Here is where the QuadraFit stock comes into play. It is easy to adjust drop, cast, comb height and length of pull in just minutes.
There is a recoil reduction device built into the buttstock, known proprietarily as Progressive Comfort. It incorporates three sets of patented interlocking flexible buffers that absorb recoil at different stages dependent on the strength of the shotshell’s load.
A close look at the inside and outside of the receiver also shows that this gun is anything but typical. For example, the lever used to open the barrels can be swapped so that the gun works correctly for either right or left-handed shooters.
The traditional linkages found in other over/unders that determine when the extractors should kick the empty shell out, or when they should merely push a still loaded shell up are not there. Rather, there is an ingenious system that uses a tiny plunger located about ¾ of the way toward the front of the chamber that, under the pressure of a shot, sets the ejector to eject. Otherwise, the ejector is simply a mechanical extractor for unfired shells.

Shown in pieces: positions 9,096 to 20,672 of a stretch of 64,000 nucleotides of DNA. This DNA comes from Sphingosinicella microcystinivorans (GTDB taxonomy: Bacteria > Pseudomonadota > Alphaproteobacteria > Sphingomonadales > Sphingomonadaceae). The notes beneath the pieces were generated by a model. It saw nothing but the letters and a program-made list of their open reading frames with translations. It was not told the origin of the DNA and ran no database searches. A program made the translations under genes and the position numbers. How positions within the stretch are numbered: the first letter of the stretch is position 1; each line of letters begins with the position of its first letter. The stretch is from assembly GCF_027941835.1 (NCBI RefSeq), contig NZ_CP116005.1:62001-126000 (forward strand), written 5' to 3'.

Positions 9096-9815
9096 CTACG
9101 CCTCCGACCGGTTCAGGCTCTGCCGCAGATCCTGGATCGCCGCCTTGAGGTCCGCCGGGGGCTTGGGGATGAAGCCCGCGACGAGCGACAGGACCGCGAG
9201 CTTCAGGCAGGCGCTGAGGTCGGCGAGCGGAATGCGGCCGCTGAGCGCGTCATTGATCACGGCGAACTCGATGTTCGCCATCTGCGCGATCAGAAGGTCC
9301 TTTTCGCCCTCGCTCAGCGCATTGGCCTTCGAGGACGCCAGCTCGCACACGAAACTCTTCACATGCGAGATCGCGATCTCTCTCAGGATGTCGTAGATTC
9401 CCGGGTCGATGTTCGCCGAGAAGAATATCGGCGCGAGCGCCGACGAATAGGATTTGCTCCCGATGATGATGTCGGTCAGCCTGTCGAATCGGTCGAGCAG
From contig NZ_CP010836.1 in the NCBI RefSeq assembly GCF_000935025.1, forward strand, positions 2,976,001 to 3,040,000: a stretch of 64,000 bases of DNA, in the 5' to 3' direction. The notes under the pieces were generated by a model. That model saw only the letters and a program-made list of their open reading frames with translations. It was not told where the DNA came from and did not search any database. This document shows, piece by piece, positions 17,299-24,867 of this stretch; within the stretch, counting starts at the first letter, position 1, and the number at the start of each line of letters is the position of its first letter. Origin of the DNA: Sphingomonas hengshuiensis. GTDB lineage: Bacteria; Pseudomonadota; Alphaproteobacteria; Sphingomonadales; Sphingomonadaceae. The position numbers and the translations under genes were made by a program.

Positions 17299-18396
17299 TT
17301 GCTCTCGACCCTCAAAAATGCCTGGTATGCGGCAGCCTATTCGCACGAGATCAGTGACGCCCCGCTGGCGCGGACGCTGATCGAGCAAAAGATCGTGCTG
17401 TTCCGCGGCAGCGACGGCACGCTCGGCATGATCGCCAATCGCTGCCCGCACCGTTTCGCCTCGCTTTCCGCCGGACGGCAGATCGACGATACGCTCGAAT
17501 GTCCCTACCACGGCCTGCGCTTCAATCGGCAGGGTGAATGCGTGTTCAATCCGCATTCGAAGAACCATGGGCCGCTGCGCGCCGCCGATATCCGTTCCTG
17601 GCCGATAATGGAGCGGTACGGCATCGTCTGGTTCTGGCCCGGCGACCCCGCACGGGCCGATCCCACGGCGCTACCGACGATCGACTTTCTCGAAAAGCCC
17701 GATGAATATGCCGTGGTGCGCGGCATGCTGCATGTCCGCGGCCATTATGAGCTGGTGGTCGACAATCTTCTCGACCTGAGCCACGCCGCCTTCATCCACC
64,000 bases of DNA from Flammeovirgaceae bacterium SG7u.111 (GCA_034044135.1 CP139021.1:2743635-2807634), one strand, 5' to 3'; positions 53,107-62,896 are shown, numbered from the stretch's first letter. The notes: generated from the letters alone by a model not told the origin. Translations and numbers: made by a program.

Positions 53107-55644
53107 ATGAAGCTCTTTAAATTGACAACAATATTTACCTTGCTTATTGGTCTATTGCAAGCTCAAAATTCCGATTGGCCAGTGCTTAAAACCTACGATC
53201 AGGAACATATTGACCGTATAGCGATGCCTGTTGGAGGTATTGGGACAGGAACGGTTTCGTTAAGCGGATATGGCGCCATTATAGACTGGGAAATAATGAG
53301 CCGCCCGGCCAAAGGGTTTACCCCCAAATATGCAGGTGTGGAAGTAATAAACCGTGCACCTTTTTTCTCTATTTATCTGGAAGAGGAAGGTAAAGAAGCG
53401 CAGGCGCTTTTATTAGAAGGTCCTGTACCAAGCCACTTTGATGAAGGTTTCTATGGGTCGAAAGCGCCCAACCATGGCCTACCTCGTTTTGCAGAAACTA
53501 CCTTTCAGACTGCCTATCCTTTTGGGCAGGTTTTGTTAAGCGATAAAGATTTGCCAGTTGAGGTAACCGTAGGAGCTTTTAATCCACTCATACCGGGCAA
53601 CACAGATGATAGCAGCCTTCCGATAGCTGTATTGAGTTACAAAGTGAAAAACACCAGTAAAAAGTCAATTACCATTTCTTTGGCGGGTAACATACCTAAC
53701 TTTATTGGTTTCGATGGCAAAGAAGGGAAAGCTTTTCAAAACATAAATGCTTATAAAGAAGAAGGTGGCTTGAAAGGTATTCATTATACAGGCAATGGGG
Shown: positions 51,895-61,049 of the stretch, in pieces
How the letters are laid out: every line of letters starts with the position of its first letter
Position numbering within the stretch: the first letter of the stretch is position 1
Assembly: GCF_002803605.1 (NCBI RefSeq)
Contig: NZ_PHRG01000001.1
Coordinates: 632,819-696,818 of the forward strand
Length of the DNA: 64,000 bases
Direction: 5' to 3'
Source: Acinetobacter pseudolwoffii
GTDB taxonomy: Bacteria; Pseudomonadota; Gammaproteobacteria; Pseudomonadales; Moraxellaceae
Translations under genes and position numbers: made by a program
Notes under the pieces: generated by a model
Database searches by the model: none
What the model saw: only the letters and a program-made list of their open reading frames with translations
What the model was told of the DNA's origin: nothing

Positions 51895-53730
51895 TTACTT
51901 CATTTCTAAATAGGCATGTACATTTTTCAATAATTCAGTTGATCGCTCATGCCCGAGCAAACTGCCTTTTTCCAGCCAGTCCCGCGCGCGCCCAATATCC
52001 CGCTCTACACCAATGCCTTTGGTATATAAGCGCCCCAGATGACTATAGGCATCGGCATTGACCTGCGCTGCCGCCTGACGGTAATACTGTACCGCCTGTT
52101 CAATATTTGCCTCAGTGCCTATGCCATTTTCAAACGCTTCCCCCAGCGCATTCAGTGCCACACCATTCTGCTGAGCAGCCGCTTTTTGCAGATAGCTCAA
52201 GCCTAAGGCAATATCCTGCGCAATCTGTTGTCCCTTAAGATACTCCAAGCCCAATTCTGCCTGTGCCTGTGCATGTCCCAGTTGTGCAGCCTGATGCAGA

The 828U has a locking plate arrangement that keeps all of the force/pressure of the shots within the steel of the locking plate and the barrel monoblock. This means the aluminum receiver is not stressed when the shots go off.
Even the forend catch is different on the 828U. It features a plunger at the front of the wooden forend, but merely pushing the plunger in does not free the forend from the barrels. By squeezing the top of the forend and barrels together with one hand, and then depressing the plunger, the forend pops off effortlessly.
Assembling the barrels to the receiver also calls for a slightly different series of movements than one encounters with more traditional over/unders.